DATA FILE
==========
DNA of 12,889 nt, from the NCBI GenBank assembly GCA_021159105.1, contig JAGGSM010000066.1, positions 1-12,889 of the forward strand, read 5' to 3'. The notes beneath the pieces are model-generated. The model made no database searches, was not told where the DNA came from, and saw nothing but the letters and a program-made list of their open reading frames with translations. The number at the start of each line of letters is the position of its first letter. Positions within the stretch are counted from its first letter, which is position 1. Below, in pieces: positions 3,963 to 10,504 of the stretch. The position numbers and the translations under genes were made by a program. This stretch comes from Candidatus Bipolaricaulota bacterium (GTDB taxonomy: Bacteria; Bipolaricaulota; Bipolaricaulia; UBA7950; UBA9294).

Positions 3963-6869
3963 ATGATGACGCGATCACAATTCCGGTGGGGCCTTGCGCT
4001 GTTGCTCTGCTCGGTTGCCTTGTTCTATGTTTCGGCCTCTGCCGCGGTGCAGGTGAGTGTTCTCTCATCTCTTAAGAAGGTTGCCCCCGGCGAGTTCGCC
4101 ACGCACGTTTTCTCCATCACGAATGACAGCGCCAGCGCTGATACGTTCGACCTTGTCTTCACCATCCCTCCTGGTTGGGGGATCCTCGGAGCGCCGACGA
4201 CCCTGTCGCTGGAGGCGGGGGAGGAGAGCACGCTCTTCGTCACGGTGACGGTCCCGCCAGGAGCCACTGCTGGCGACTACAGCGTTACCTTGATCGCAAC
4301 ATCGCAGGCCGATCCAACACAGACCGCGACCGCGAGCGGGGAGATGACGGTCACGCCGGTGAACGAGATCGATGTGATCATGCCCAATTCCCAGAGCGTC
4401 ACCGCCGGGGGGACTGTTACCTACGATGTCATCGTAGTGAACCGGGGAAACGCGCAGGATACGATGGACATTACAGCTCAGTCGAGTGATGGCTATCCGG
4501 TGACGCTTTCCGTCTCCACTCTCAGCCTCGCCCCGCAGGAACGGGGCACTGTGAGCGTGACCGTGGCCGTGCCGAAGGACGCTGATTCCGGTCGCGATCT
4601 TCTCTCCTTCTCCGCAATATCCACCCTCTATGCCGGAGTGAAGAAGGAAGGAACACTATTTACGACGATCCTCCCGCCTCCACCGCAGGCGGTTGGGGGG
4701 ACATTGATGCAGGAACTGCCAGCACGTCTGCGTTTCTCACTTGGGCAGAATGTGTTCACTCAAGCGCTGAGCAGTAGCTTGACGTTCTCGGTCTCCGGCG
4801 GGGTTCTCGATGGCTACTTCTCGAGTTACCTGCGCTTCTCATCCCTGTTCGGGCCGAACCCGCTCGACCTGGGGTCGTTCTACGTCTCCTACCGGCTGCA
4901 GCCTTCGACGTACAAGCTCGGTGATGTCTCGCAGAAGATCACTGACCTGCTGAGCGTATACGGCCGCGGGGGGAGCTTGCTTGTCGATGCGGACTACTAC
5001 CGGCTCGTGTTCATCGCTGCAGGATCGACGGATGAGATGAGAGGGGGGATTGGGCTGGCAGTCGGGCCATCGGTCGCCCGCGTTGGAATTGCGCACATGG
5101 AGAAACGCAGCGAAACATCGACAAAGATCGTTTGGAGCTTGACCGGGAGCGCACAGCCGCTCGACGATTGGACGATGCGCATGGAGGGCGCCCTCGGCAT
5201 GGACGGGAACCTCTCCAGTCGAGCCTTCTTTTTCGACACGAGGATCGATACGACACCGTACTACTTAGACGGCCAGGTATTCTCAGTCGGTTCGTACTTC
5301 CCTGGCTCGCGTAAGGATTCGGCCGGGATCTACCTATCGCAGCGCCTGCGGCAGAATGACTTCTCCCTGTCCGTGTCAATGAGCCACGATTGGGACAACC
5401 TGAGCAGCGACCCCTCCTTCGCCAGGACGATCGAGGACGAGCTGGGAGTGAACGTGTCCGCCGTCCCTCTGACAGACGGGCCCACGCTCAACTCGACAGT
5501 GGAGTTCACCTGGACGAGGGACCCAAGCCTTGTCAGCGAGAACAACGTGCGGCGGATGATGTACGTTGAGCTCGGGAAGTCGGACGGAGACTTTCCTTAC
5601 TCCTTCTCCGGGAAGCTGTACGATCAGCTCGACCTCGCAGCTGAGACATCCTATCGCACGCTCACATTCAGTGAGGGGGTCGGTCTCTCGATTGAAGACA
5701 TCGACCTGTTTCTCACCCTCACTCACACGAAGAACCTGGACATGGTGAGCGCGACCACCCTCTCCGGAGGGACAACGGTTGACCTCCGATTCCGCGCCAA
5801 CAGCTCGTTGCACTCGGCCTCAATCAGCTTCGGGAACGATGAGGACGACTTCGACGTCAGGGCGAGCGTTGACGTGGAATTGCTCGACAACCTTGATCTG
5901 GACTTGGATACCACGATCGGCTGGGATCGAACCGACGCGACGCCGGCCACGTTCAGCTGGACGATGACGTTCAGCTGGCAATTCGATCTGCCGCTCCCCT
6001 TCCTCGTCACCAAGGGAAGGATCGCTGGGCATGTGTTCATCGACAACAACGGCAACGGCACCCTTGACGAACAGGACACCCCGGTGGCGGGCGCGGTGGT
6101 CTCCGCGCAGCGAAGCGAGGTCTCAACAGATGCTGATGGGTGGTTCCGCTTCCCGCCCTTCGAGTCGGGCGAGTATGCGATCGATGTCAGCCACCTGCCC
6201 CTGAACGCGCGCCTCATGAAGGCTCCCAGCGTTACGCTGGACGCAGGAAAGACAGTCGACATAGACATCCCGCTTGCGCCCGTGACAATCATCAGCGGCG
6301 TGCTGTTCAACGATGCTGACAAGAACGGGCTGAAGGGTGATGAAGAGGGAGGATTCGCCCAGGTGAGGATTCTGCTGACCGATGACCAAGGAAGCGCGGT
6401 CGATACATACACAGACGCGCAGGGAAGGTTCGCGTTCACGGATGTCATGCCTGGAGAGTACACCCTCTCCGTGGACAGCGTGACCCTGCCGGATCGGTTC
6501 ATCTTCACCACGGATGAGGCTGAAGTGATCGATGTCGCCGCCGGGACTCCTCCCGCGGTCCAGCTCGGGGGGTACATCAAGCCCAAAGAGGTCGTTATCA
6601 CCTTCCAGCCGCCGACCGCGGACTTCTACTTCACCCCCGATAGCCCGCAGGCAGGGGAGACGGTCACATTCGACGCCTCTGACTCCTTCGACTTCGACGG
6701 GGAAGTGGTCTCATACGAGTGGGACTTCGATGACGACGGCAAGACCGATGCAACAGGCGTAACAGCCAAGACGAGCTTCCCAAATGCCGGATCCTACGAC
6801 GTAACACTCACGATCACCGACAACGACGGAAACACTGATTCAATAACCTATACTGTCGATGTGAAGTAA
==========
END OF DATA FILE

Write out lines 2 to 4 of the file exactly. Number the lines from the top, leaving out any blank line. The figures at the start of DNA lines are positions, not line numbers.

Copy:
Positions 3963-6869
3963 ATGATGACGCGATCACAATTCCGGTGGGGCCTTGCGCT
4001 GTTGCTCTGCTCGGTTGCCTTGTTCTATGTTTCGGCCTCTGCCGCGGTGCAGGTGAGTGTTCTCTCATCTCTTAAGAAGGTTGCCCCCGGCGAGTTCGCC